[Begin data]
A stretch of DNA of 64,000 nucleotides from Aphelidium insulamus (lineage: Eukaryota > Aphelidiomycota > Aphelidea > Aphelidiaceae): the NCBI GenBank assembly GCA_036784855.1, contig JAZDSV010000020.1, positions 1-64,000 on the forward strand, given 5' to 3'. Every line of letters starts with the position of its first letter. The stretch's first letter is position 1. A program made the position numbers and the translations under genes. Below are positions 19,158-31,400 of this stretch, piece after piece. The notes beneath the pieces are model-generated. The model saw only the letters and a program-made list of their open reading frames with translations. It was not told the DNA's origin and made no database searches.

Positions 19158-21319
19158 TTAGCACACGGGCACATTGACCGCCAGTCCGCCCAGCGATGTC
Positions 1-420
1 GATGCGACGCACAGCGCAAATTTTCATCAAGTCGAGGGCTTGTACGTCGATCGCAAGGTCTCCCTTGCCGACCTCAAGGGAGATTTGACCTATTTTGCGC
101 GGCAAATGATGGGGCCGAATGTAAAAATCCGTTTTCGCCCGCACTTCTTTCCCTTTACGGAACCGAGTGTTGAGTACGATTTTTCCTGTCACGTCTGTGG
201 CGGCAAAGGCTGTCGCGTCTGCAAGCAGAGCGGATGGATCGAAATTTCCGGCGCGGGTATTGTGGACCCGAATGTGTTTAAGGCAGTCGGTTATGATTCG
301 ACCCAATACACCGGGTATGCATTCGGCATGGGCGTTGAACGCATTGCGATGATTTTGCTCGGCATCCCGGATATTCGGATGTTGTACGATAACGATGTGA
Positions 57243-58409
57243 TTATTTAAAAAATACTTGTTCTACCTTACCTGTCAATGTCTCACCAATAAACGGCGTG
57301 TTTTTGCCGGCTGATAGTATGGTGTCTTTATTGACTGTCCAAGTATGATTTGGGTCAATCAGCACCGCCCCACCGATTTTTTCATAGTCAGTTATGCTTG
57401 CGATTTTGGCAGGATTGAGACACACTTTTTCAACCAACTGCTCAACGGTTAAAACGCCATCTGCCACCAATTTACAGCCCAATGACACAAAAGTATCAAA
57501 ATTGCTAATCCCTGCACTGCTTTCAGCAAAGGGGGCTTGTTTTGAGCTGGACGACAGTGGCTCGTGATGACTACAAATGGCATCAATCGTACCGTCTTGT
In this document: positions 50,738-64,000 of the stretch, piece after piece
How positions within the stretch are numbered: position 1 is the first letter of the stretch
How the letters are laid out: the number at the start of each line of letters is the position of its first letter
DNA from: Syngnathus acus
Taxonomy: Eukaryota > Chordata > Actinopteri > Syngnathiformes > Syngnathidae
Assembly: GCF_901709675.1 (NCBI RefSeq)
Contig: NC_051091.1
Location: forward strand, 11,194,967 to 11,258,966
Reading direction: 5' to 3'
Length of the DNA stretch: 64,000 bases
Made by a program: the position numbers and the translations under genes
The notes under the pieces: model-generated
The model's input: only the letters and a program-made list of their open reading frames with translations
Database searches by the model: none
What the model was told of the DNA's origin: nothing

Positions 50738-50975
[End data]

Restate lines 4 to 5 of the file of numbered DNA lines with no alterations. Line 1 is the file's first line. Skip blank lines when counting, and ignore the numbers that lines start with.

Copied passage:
Positions 1-420
1 GATGCGACGCACAGCGCAAATTTTCATCAAGTCGAGGGCTTGTACGTCGATCGCAAGGTCTCCCTTGCCGACCTCAAGGGAGATTTGACCTATTTTGCGC